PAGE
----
While retail veteran Gerry Harvey has predictably taken yet another swing at online retailers, he’s right about one thing – customers are getting back their confidence and spending is on the mend.
Harvey’s comments, on the back of a disappointing sales result, are yet another signal the retail market could see the beginnings of a recovery this summer.
“There have been a number of times where I’ve thought to myself, are we going to go broke? What the hell’s happening here? And it just gets worse,” he said, as reported by Fairfax.
“I think we’ll look back at the year ended June 2013 and say that’s when we were on the bottom. I think we’re now on the way up, or I hope that’s what it is.”
The election has been pinned as a key factor in why consumers are so pessimistic. Fashion retailer Noni B partly blamed its poor results on the election, while anecdotal evidence from small businesses suggests confidence remains subdued.
Some cite the early announcement of an election date back in February as a reason for the confidence drain.
Retail Doctor Group managing director Brian Walker says while much of the evidence is intangible, “there is no doubt an improved mood”.
“I think it has to do a little bit with lower cash rates, a little bit to do with the climate – I think generally people get more optimistic when the weather gets warmer.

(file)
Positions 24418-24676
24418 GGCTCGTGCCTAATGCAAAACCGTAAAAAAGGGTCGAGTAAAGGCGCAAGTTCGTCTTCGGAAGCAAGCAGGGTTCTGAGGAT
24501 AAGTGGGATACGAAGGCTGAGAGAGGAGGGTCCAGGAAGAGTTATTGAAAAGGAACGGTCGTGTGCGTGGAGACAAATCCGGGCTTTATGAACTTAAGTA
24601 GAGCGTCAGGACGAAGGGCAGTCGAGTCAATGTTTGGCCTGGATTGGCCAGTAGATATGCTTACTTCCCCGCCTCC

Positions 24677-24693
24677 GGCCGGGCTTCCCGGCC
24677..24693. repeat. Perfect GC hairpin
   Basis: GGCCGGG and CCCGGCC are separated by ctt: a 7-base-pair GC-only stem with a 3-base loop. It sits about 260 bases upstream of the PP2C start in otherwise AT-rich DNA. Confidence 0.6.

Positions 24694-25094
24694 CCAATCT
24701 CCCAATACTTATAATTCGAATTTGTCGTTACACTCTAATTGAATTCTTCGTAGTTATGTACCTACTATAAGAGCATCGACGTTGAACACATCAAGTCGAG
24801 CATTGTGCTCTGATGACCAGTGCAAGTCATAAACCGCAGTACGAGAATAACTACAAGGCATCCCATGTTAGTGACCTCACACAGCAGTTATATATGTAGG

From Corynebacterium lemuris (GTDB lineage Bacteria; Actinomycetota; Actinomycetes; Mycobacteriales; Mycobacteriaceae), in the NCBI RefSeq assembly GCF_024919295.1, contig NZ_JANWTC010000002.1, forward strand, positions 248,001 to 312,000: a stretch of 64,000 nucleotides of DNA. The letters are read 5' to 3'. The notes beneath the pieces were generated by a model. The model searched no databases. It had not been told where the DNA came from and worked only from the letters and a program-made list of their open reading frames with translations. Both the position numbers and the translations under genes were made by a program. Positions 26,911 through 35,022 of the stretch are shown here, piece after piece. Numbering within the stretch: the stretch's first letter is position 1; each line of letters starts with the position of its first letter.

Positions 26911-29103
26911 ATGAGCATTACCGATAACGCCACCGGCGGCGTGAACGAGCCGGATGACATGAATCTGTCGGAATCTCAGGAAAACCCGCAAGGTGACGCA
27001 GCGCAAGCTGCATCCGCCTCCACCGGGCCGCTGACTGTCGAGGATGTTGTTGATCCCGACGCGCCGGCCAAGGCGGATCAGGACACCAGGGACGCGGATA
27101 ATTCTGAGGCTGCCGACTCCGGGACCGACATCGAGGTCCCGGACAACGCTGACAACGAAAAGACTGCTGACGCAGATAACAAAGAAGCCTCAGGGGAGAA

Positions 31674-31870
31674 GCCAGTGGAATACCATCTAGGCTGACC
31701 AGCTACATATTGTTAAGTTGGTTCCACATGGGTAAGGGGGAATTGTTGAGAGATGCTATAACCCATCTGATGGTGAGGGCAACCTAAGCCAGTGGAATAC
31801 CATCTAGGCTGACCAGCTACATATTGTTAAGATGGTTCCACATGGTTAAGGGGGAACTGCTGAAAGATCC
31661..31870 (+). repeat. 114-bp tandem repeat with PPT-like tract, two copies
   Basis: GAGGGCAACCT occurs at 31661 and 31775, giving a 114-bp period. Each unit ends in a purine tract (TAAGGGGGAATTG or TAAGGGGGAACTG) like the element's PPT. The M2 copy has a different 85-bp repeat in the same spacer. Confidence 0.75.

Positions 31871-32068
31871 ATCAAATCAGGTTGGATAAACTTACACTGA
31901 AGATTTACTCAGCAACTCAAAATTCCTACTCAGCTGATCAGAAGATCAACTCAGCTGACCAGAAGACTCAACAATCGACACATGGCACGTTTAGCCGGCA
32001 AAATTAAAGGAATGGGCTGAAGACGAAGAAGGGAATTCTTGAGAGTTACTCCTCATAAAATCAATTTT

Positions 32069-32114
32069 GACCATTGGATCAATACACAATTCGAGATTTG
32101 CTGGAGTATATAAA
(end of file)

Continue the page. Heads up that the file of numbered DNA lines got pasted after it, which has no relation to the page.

“I also think consumers have had a long period of hearing the media talk everything down, and so now, we’re just starting to see some recovery.
“I think you’ll see that more cemented once the election passes.”
Harvey Norman reported a 17.5% decline in profit last week to just $142 million.
But Harvey also took the opportunity to take a swipe at his favourite target – online retailers.
“There are not many people who want to buy a fridge, or a TV or a dryer without going in and having a look at it,” he said.
“If you look at the internet retailers, they say that’s how everyone thinks and it’s going to double. But there’s no evidence that’s likely at all.
“It’s hyped up and given a lot of media coverage. The truth escapes all the time, and it’s largely fed by internet retailers.”
Harvey also said the company is only managing to make 2% of total turnover from online sales – which still represents tens of millions of dollars.